A riding school manager is raising funds to open an “equestrian boot camp” for inner city teenagers in London.
The idea, known as “Street Kick”, is to set up a centre running five-week funded courses, with accommodation, giving London’s teenagers the qualifications to start working in the equestrian sector.
Jaye Montebello, who runs Dulwich Riding Centre in south east London intends to open a brand new equestrian centre in the capital in early 2012, although a venue has yet to be found.
The Street Kick website was launched on 1 January and has already raised £60,000, with a target of £250,000.
“I thought it would be a five-year project, but we’ve raised so much in just one month,” said Ms Montebello, who has put her house on the market to help raise funds.
“It will be a social enterprise, with 50% of our profits going back into the community. It will be a viable business, so we won’t need any more funding once it’s set up.”
The business will make money through charging other clients, through fee-paying courses, livery, and manège and cross-country course hire.
Miss Montebello is working with two other riding instructors, Lucy Croot and Melissa Brooks.
She was motivated to start Street Kick because of help from local kids on her yard.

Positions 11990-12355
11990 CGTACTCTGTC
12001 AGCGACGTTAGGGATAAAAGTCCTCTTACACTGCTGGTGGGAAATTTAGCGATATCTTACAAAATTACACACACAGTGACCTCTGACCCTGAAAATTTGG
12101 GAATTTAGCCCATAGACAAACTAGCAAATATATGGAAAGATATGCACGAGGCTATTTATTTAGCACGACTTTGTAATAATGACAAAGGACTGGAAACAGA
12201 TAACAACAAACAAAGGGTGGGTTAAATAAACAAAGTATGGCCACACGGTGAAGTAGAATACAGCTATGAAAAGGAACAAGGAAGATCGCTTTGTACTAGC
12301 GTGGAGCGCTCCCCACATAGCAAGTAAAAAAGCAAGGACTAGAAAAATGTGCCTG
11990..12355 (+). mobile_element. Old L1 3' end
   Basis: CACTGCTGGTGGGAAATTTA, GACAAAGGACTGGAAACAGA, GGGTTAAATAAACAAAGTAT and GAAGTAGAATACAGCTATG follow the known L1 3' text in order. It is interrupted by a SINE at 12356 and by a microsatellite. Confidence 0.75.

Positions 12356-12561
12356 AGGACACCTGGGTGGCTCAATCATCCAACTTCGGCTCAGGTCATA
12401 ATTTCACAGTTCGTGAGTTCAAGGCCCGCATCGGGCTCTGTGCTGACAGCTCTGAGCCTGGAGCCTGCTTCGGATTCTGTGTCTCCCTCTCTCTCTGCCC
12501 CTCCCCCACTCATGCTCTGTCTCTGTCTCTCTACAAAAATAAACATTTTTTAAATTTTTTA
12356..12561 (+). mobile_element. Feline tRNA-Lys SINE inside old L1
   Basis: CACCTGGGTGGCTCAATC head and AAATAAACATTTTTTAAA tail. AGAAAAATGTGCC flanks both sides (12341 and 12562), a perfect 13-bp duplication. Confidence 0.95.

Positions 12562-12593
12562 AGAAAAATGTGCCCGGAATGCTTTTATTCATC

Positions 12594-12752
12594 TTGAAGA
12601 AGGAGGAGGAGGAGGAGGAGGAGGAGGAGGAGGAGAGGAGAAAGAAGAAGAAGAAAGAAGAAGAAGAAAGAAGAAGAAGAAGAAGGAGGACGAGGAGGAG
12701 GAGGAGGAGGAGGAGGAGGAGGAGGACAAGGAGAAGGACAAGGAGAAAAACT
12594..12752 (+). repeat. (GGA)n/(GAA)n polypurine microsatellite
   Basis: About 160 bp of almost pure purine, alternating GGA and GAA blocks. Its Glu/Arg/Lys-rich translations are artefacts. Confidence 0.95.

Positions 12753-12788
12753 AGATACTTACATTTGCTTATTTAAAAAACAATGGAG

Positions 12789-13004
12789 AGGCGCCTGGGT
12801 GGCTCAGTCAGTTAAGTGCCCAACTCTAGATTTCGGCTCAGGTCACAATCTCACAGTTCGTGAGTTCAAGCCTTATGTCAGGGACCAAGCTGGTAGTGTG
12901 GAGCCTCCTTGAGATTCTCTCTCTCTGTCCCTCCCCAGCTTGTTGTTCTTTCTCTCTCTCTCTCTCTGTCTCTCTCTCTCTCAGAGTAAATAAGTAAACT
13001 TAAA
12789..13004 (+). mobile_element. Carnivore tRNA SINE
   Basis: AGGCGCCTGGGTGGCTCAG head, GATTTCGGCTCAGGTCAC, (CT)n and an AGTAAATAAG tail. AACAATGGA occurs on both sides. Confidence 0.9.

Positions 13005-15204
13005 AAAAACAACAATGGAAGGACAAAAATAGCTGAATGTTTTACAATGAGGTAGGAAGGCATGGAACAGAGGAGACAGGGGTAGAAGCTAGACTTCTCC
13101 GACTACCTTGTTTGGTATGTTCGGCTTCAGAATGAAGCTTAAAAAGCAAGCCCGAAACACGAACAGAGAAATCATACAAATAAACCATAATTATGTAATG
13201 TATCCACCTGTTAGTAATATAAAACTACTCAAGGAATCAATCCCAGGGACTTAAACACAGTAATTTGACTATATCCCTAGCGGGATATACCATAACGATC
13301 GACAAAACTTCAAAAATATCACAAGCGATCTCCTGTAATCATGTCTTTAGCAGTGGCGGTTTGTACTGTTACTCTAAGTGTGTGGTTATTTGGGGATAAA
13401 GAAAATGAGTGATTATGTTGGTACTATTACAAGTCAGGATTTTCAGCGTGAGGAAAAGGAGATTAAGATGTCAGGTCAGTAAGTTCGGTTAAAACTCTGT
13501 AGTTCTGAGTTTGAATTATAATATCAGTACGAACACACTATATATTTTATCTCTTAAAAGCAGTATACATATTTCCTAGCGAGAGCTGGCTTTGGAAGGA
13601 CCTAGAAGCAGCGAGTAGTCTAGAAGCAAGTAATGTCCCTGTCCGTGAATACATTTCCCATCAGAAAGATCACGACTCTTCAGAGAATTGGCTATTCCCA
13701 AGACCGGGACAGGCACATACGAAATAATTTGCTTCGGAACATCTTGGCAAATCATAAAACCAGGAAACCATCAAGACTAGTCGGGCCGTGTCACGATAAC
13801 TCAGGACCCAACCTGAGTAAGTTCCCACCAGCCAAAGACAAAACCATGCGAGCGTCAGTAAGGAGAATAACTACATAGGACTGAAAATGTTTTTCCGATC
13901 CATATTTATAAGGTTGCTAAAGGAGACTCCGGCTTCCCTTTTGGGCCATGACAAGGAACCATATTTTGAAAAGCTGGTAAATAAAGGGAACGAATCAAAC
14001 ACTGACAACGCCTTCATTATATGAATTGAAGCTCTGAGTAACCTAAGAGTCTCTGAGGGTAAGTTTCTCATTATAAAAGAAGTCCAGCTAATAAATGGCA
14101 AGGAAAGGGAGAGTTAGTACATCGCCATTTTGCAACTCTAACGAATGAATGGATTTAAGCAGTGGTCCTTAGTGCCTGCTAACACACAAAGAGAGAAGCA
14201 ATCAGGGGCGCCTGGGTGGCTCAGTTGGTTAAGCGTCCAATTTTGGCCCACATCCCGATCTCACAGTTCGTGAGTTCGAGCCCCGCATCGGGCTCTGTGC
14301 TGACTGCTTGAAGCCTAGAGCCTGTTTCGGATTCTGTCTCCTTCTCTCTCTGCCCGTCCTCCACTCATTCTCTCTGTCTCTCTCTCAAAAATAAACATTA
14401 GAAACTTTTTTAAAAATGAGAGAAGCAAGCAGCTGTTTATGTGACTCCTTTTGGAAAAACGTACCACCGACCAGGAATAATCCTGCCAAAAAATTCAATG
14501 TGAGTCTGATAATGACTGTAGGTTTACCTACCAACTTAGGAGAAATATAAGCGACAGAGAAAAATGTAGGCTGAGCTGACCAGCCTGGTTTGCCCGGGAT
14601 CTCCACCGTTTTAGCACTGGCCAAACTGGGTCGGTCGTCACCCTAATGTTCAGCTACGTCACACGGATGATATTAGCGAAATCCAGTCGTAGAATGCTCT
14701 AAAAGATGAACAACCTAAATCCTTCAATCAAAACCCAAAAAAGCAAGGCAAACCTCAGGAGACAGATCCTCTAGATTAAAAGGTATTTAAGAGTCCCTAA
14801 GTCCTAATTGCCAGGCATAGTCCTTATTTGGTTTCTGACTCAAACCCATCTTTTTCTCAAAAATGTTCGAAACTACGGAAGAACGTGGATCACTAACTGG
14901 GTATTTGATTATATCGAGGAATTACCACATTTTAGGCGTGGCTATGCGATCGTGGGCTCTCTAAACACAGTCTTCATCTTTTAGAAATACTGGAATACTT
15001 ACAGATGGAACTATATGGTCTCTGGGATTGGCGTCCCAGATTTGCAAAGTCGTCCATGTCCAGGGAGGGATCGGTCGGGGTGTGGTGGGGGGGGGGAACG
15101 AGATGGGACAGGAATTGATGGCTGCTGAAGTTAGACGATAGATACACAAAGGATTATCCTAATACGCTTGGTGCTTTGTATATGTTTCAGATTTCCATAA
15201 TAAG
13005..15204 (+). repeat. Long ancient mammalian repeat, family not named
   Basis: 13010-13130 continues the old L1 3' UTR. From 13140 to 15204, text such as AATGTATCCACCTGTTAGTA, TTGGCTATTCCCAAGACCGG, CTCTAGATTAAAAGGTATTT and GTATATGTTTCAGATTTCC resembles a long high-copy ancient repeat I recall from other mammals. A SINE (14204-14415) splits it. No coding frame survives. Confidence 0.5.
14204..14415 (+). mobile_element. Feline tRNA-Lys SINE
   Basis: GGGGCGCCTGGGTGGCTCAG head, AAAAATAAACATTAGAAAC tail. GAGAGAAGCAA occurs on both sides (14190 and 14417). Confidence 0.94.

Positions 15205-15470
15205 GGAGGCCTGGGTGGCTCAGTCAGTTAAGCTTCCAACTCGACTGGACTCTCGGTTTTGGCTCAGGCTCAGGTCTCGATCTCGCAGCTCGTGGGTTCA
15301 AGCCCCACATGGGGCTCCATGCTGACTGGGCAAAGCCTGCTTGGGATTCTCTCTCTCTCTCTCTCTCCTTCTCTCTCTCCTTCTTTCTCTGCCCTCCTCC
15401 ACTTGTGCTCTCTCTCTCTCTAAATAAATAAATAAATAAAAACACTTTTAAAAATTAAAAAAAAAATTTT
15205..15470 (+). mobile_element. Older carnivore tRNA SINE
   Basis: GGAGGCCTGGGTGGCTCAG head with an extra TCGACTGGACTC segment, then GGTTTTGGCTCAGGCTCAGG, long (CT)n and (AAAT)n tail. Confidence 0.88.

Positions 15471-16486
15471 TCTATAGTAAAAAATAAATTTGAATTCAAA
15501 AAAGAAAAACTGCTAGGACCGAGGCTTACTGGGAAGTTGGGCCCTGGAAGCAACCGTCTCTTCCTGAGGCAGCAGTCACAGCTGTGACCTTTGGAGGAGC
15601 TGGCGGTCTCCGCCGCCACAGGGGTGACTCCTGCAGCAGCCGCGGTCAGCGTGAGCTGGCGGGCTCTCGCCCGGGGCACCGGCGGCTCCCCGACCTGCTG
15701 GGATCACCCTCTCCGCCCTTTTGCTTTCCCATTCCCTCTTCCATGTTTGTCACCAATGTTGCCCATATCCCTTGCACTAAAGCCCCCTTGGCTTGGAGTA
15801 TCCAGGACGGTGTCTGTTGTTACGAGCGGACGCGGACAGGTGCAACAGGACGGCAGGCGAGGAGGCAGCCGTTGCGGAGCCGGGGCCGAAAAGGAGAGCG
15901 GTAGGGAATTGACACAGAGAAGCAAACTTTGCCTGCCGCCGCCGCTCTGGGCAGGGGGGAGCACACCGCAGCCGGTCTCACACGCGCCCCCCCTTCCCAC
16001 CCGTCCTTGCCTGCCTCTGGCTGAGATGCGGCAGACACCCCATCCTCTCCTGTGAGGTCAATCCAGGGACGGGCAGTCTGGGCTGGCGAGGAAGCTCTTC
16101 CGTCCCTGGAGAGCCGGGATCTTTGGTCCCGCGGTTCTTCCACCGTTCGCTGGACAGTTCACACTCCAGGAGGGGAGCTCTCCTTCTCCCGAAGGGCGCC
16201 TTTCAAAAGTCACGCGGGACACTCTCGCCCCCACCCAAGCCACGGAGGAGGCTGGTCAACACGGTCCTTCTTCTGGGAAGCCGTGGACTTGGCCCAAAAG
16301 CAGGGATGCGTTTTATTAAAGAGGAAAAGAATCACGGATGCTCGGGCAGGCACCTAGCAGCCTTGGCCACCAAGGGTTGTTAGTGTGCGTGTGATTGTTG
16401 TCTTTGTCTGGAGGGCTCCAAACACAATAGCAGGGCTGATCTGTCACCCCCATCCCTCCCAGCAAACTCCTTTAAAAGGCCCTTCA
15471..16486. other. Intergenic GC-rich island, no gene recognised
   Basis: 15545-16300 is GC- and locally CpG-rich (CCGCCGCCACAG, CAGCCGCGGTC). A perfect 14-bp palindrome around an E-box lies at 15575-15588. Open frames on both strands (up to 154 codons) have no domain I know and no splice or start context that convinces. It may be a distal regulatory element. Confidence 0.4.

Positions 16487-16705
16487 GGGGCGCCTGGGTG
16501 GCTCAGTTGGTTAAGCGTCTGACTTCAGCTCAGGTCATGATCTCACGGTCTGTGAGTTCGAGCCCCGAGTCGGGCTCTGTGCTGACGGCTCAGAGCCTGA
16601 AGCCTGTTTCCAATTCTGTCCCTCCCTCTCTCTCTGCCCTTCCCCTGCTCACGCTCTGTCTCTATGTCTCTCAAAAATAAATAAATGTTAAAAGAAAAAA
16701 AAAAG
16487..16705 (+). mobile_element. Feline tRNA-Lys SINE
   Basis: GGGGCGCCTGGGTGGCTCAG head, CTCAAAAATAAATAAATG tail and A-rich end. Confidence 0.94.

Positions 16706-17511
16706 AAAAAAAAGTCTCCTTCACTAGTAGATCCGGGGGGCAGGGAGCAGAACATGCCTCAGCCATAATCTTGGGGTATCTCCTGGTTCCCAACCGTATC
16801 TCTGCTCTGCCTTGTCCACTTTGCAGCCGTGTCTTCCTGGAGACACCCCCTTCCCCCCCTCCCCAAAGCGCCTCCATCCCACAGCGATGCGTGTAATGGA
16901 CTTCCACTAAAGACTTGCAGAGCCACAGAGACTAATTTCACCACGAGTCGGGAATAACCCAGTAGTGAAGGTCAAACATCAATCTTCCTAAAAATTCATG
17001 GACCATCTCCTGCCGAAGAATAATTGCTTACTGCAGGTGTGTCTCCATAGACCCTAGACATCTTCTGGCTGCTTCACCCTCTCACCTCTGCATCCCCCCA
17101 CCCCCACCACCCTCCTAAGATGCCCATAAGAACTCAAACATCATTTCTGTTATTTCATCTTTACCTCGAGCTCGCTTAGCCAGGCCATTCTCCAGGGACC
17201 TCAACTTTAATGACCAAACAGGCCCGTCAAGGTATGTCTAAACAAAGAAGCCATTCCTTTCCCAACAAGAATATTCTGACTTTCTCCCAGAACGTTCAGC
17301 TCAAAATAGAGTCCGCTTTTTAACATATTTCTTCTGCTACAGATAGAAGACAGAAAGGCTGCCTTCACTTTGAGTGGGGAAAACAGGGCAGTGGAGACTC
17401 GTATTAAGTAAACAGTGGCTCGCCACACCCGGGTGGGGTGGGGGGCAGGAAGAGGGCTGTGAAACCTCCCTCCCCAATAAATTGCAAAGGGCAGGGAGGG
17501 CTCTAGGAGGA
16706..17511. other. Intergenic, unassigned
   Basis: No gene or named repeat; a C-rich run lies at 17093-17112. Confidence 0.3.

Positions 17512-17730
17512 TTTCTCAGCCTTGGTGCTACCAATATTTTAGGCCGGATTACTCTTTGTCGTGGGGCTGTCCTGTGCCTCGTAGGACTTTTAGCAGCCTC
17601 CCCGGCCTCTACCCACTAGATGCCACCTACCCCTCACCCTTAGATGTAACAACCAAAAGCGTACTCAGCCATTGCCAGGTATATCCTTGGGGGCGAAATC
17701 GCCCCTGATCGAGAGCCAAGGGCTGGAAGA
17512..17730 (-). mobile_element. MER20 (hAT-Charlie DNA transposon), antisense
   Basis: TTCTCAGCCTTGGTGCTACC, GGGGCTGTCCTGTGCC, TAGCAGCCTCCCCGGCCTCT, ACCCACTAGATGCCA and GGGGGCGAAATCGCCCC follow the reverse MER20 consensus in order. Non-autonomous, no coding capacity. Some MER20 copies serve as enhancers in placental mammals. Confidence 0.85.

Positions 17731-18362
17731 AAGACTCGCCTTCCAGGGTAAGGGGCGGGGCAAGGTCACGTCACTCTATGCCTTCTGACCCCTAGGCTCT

“The local kids put their heart and soul into it — painting stables, washing the indoor school, laying our new surface,” said Ms Montebello.
“We couldn’t have done it without them, and we want to give something back and help them to have the pride and vision that they can make something of themselves.”
Street Kick colleague Lucy Croot, 22, gained her NVQs at Dulwich Riding School, having left school with no GCSEs.
“I don’t know what I would have done without the horses,” she said. “I never rode before I was 15 and now I’ll be competing at Hickstead this year.
“I want to show others it’s possible to get an education while doing things you enjoy — and get paid.”
Brockley-based Theo Kovalesky, 14, started riding at Dulwich when he was struggling to cope with his parents divorce and couldn’t settle in school.
He is excited about being involved with Street Kick.
“Now I’m really settled in school,” he says. “I want to be an equine vet and I don’t care if I have to study hard. I have friends and a pony to look after. Maybe I can be Street Kick’s vet one day.”
The funded courses will be for unemployed teens and those with a history of social problems.
For information, visit www.streetkick.co.uk